Saturday, October 30, 2021

Jack Wang interview on Canadian Writers Abroad

I'm back in the digital pages of website Canadian Writers Abroad, this time interviewing Danuta Gleed Award-winning author Jack Wang about his stellar debut short story collection, We Two Alone, published by House of Anansi. Through our wide-ranging discussion held earlier this month over Zoom, Wang talks about his interest in transnational and the Chinese diaspora, and how he wanted to write about Chinese people living in different eras and different parts of the world. Here's a snippet:

Sampson: [T]hat’s another thing readers will notice: the wide array of settings for these stories. You’ve got tales set in Canada, China, Austria, South Africa, the United Kingdom, and the United States. This really highlights your core theme of the collection, that of the transnational nature of racism, especially anti-Asian racism. How did you come to taking this prismatic approach to settings and their impact on discrimination, oppression, and even genocide?

Wang: That’s a great question. I feel like there are certain narratives about being Asian in general and Chinese in particular, about coming to North America, that have been done, and I didn’t want to write those kinds of stories. Moreover, I spent many years writing about my own experiences, sort of semi-autobiographical, but I just found that they were more interesting when refracted through other times and places. I wasn’t really conscious of this until I wrote “The Night of Broken Glass.” The idea came to me when I was in Shanghai for the World Exposition in 2010 and I saw a plaque at the Israeli pavilion dedicated to Ho Feng-Shan, the man who was the consul-general of China in Vienna during the time of Kristallnacht. It fascinated me that I had never heard of him, and I began to wonder why I hadn’t heard of him, and so I just began to follow my own fascination with the Chinese diaspora more generally. And the more I did, the more I began to ask: Why haven’t I read more about the Chinese elsewhere, in Africa, in Europe? So I wrote stories about the Chinese diaspora in other places because there seemed to be a dearth of them.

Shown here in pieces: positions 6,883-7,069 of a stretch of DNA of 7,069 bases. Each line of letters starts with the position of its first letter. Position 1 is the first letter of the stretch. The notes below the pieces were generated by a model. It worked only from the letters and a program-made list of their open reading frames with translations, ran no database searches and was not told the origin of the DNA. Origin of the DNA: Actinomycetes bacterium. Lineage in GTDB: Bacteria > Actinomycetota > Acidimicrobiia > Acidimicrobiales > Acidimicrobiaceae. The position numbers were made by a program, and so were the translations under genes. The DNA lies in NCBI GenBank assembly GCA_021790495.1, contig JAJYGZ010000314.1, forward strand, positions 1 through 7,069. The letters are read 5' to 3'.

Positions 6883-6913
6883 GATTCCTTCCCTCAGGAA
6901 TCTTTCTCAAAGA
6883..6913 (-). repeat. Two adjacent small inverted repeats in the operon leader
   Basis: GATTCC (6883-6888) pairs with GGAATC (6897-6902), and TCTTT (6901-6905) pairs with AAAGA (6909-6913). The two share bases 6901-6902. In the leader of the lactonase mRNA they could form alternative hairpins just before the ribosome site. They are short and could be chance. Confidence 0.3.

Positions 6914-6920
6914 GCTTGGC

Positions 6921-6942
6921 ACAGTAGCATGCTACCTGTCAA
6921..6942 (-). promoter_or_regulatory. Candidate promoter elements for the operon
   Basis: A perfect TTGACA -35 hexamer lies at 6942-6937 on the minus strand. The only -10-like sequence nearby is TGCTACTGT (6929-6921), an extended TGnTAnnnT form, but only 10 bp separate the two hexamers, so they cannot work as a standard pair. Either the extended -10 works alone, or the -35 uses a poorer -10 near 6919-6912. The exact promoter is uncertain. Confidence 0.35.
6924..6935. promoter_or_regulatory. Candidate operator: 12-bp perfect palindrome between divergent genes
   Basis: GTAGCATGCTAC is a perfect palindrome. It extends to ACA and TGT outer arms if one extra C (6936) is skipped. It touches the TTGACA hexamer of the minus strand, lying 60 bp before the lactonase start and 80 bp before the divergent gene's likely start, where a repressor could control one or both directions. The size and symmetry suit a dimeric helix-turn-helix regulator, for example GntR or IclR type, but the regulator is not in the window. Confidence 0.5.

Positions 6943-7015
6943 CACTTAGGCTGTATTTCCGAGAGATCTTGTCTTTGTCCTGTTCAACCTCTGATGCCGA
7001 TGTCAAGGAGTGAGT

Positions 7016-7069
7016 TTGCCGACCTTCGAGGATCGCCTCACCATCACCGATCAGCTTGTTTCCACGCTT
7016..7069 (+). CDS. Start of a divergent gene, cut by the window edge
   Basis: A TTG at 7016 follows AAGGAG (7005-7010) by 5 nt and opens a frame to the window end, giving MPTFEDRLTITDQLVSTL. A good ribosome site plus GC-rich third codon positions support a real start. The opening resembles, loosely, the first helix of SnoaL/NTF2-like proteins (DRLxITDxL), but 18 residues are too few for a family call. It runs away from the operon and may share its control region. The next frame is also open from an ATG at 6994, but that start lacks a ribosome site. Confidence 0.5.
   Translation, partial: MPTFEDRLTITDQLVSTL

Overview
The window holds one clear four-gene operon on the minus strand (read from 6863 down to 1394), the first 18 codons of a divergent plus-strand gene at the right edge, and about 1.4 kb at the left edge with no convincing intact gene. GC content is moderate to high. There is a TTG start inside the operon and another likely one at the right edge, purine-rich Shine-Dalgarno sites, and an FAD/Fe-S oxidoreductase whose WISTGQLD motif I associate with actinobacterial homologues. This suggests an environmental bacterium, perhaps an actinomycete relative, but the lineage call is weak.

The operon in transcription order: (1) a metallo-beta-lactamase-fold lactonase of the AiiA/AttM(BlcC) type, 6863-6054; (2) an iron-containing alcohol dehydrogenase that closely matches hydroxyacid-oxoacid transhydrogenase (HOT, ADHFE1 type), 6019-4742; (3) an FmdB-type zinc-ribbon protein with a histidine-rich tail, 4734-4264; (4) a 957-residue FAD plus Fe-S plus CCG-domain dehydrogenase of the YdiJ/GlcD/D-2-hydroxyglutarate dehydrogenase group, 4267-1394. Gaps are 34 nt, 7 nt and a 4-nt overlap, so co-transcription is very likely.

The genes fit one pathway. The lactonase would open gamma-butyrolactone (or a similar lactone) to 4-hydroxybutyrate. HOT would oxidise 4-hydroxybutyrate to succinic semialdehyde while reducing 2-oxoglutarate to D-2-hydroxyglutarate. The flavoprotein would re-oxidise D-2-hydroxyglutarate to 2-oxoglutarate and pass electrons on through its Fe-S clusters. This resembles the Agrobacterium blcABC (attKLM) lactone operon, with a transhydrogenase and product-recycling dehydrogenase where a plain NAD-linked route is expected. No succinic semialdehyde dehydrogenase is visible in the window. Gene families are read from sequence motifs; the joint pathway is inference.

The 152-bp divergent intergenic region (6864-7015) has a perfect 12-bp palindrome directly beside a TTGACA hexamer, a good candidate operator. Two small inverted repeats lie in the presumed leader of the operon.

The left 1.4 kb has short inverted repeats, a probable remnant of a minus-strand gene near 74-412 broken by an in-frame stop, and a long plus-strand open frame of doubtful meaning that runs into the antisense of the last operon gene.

You can read our interview in full here. Enjoy!

Thursday, October 14, 2021

Review of All the Animals on Earth in FreeFall magazine

It's always a good mail day when the haul includes a literary journal carrying a positive review of a book you wrote. That's been my afternoon after receiving a copy of the Fall 2021 issue of FreeFall magazine, which includes a review of my latest novel, All the Animals on Earth, published last year by Wolsak & Wynn/Buckrider Books. 

In the piece, reviewer Skylar Kay says "Mark Sampson's All the Animals on Earth is like if Orwell had mashed Animal Farm and 1984 into one story ... The comedy is certainly a nice relief from what otherwise seems an Orwellian nightmare, as it juxtaposes some light against the very dark nature of murders and societal degradations ... Sampson's clever way of turning the animals more human, and the humans more animalistic allows readers to see the unrefined, natural instincts not only of [protagonist Hector Thompson], but also of themselves."

I've been a fan of FreeFall for a long time, and have had a couple of poems published in the magazine over the years, so I'm very chuffed to see my novel get some love in its pages. You can find FreeFall on newsstands in the following locations.